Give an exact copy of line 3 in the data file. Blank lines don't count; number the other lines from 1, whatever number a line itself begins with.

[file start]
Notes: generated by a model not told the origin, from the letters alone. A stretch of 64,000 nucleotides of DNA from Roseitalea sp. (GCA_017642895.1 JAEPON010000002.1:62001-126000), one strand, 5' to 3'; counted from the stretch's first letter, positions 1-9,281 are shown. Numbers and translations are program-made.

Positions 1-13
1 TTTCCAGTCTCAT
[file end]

1 TTTCCAGTCTCAT